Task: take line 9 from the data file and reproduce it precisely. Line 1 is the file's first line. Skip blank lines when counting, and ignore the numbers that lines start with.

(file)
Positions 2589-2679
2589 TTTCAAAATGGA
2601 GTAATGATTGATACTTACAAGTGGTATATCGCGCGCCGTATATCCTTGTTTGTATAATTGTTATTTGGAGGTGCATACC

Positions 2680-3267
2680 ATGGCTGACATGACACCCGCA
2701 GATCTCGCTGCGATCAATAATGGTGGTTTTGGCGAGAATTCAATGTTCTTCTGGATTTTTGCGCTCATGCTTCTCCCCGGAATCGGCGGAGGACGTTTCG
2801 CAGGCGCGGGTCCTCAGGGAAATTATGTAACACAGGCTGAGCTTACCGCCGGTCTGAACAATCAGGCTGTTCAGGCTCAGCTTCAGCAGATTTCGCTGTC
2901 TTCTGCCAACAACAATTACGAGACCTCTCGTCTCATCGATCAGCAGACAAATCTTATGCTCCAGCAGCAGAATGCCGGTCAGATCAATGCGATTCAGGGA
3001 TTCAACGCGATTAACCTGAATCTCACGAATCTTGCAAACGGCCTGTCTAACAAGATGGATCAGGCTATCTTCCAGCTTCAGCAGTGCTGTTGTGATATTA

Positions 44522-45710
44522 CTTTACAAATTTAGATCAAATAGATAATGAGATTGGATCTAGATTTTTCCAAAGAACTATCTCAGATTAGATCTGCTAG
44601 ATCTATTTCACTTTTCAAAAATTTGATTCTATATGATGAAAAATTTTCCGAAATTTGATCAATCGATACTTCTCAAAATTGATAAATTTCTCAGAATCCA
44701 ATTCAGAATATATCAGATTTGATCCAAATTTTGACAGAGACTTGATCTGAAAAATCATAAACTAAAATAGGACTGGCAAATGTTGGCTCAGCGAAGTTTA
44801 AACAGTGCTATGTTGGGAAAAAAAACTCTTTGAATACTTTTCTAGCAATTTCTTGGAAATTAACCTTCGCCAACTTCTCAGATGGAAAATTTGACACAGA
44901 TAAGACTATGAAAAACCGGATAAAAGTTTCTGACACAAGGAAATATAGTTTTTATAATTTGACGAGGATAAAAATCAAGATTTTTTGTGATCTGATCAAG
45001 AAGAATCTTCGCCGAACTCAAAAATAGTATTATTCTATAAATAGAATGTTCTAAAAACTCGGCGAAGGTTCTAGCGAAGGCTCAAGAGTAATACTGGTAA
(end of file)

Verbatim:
3001 TTCAACGCGATTAACCTGAATCTCACGAATCTTGCAAACGGCCTGTCTAACAAGATGGATCAGGCTATCTTCCAGCTTCAGCAGTGCTGTTGTGATATTA